Translation Agencies: Theory
versus Practice

Translation Agencies: Theory versus Practice

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Translation Agencies: Theory
versus Practice

By Rachel Herring, postgraduate translation student at the University of Bath and recent intern at Etymax – Global Language Solutions

Studying a vocational MA course in translation is an opportunity to learn about how the translation industry works, the tasks and technologies it involves as well as a variety of behind-the-scenes tasks. Etymax welcomed me in their team for a 3-week internship, and although very brief, during this time I was able to put into practice several parts of what I have been taught during my MA. The relationship between freelance linguists, translation agencies and clients becomes a familiar concept, as does terminology such as ‘CAT tool’, ‘term base’, ‘quality assurance’ and ‘certified’. The internship at Etymax was a great opportunity to see these principles in practice, and to reflect on how this compared to the impression of the languages industry I had developed through my studies. It is not merely a case of reproducing the text written in another language, but there is also a significant amount of unseen work that goes into a translation from receipt of a text from the client to the final delivered translation.

Interactions with clients and freelance linguists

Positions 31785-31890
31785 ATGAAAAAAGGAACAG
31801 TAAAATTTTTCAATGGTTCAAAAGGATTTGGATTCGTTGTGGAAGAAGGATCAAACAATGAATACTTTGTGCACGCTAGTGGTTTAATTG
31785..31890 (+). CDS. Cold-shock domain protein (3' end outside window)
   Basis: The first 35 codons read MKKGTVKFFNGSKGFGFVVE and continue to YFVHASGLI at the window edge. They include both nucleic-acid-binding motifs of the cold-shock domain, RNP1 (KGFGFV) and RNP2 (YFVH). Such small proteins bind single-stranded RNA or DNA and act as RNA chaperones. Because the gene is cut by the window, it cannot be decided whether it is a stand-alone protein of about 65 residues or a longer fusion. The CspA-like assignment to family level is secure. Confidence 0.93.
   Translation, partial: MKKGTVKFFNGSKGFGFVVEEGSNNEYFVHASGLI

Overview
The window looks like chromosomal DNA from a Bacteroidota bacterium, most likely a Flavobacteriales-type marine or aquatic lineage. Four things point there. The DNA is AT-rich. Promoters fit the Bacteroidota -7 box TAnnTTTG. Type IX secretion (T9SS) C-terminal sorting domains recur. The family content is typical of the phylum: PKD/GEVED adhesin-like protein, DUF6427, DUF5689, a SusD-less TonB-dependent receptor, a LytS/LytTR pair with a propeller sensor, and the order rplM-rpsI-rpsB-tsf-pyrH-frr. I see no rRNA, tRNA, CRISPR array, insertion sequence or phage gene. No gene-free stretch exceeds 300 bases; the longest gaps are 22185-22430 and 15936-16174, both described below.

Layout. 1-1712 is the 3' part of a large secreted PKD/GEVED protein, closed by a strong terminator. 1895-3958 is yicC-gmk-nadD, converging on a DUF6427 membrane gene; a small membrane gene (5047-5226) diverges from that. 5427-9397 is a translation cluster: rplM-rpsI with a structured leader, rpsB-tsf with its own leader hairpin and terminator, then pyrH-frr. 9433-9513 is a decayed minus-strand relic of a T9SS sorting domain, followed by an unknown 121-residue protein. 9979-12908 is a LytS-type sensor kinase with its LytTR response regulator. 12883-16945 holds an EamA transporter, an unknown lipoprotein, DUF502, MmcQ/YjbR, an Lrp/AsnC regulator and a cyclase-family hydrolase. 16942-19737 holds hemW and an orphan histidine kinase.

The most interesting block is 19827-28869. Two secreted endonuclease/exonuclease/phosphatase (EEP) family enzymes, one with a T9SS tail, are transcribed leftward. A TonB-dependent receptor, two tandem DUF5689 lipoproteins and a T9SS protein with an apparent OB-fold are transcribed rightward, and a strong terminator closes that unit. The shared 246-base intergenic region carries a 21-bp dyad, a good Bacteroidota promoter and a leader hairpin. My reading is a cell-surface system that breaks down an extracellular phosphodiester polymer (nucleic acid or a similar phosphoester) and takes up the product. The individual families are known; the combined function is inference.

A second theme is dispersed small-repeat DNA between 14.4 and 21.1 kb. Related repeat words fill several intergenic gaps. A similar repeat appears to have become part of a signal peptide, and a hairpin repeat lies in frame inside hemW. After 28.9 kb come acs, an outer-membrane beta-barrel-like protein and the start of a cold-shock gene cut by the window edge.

During my internship at Etymax I gained a more detailed understanding of the relationship between translation agencies and clients and freelancer linguists.

Let’s start with the client perspective: something I had not considered before was the extent to which agency work is defined and modelled by the clients’ demands. For example, if there is a particularly high demand for a certain specialism from one or multiple clients, translation agencies have to accommodate this by finding linguists who specialise in that area, as well as having to adapt to the style and content of the texts as part of their in-house responsibilities. Etymax works with all languages, from the most geographically close ones like Spanish, French and German, to more distant ones like Arabic, Hebrew and Chinese. There may be times when there is an influx of texts in a particular language, the nature of the texts agencies deal with can vary enormously, as a result the pool of linguists always has to be up to date and broad enough to be able to accommodate all sort of demands.

While my course has given me insights into working as a freelance linguist, during my internship at Etymax, I was interested to find out about the relationship between freelancers and translation agencies from an agency perspective. Before contacting a freelancer to ensure their availability for a certain project, the project managers in an agency perform a sequence of in-house tasks such as document preparation, building glossaries and sourcing relevant reference material. This is something that I had not previously considered. Furthermore, I also had the opportunity to grasp the basics of vendor management, which includes looking for and recruiting new vendors. This helped me gain a better idea of how the process of finding, testing and finally recruiting a vendor with particular specialisms or language combinations, all while adhering to ISO 17100 standards.